The New Testament is based mostly around events which took place in the first century. In the first century, a matter that received priority was the provision for the material as well as spiritual needs of the ecclesial members. Many of the poorer members were supported by those for well off. The widows were also watched over. The ecclesia at Antioch sent relief to the believers at Judea during the great famine in the time of Claudius Caesar’s emperorship.
These first century examples give good support for the formal arrangements in our ecclesia and the central arrangements funded by many ecclesias. Individuals as members of the ecclesia have an important role in being aware of the needs of their fellow members of the ecclesia. They can not only give financial support but also help and encouragement. However, those who receive support from the ecclesias in the first century were expected to make appropriate efforts to provide for themselves. Paul makes this point clearly when he says “If any will not work, neither let him eat” (2 Thess. 3:10). These same principles apply today.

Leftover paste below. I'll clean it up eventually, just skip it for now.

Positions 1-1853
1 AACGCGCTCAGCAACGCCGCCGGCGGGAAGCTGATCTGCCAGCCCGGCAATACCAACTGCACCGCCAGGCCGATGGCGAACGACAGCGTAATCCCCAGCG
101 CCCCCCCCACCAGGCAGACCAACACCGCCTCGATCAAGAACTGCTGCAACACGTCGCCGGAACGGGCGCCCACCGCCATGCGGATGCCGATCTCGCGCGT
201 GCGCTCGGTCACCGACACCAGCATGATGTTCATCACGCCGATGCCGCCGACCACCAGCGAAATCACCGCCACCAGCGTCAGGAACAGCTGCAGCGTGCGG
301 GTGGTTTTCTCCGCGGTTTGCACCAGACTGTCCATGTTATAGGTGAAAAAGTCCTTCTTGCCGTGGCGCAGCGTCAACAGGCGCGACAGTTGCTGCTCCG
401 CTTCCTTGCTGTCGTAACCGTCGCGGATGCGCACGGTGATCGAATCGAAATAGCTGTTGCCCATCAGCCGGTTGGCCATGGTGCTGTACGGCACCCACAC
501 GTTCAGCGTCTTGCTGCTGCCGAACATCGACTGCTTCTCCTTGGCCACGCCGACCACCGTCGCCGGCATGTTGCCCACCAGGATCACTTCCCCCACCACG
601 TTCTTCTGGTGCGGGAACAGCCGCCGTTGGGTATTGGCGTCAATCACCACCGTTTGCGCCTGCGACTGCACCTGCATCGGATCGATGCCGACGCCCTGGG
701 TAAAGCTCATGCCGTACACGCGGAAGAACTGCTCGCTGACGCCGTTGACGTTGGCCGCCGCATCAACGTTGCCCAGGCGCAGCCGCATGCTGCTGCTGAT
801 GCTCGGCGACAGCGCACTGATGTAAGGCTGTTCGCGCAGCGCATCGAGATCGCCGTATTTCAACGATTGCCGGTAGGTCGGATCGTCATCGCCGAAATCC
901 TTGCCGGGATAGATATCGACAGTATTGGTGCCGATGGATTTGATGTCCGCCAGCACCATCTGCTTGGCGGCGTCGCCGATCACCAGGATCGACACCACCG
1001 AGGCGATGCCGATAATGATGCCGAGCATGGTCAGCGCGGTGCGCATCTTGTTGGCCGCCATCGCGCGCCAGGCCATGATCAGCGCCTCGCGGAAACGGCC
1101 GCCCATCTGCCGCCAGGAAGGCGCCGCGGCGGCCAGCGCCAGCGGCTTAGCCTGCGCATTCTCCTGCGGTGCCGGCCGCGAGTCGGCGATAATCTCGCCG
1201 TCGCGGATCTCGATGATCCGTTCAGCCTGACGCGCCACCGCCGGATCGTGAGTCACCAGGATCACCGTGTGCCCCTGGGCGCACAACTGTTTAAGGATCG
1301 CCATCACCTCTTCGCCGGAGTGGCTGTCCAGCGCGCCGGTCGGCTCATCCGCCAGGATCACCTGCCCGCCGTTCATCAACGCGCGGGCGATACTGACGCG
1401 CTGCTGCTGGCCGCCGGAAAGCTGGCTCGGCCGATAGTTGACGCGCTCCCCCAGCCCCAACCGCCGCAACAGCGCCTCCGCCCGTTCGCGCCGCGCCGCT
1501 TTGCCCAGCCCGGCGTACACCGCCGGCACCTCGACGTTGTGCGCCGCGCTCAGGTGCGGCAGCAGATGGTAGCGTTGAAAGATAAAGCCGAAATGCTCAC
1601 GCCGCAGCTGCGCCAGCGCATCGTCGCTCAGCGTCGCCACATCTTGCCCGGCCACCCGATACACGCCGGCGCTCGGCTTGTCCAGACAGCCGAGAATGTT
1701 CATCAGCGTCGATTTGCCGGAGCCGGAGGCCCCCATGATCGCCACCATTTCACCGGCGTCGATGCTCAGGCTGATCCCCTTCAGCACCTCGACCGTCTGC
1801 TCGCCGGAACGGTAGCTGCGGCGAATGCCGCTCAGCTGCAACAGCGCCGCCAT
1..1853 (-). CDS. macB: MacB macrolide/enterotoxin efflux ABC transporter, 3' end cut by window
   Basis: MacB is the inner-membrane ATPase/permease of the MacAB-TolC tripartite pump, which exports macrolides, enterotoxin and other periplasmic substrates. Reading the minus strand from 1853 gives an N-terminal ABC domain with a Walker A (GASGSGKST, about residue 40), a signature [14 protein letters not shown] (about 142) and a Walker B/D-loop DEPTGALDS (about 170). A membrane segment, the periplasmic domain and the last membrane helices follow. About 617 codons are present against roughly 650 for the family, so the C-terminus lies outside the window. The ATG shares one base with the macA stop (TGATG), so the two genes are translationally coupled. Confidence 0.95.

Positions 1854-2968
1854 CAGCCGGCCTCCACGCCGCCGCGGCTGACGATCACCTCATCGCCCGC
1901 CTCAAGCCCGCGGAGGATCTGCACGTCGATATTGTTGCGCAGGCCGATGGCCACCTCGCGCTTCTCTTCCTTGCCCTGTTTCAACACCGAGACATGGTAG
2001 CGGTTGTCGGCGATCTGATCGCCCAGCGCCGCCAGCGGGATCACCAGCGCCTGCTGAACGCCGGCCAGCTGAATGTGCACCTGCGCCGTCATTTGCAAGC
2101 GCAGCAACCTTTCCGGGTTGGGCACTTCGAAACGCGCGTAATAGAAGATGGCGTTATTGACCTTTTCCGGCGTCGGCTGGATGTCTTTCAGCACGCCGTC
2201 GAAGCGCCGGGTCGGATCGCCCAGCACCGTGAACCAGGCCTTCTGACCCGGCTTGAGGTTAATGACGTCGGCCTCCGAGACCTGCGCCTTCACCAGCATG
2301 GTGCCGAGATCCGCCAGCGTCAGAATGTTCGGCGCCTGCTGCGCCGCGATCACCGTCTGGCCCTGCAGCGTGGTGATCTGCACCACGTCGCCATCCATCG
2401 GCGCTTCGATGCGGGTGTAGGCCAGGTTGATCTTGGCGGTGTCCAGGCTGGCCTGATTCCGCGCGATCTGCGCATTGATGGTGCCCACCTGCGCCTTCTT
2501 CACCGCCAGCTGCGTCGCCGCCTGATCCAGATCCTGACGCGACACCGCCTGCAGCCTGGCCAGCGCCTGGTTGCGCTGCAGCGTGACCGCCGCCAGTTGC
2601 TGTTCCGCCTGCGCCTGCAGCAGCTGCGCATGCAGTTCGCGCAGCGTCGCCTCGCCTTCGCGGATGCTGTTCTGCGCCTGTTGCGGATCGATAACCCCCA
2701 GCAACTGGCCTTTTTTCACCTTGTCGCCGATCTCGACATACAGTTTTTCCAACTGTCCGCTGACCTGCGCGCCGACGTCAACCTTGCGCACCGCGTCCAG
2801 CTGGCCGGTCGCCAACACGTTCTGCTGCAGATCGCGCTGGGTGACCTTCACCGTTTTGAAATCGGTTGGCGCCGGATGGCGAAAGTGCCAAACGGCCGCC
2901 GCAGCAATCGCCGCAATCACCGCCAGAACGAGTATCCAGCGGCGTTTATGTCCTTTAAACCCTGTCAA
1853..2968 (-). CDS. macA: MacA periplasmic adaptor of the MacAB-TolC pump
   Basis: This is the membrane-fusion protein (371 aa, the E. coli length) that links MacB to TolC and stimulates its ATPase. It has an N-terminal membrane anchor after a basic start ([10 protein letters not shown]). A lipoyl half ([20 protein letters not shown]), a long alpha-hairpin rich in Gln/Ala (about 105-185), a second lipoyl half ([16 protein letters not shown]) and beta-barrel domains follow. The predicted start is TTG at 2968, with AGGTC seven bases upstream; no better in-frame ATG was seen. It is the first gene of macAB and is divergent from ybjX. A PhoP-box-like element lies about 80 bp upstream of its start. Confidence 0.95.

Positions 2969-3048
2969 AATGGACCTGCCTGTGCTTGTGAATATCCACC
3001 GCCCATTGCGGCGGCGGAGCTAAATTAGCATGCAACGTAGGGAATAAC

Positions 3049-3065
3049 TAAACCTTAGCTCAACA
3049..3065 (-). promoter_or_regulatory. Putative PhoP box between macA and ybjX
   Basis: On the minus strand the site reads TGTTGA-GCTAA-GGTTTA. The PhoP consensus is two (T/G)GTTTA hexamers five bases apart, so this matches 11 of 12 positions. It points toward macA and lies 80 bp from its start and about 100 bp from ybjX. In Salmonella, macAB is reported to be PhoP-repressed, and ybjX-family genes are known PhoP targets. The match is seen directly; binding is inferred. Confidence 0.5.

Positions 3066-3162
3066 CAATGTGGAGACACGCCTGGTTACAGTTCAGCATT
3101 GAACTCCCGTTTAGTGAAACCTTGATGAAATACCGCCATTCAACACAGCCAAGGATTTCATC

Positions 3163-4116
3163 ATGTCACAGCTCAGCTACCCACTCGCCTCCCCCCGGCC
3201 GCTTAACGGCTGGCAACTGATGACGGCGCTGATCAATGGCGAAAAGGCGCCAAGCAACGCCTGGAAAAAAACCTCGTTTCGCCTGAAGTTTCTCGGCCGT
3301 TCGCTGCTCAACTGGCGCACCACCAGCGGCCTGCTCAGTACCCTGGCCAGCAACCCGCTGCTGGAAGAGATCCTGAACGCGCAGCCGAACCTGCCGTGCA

What happens in the ecclesia
The ecclesia has appointed a welfare team which endeavours to perform a moderate “Pastoral Care” function. This Pastoral Care includes arranging visits to the sick, elderly, etc., sending cards and contacting members who may be sick, absent, etc., and providing general welfare support as possible (e.g. information on social and external services).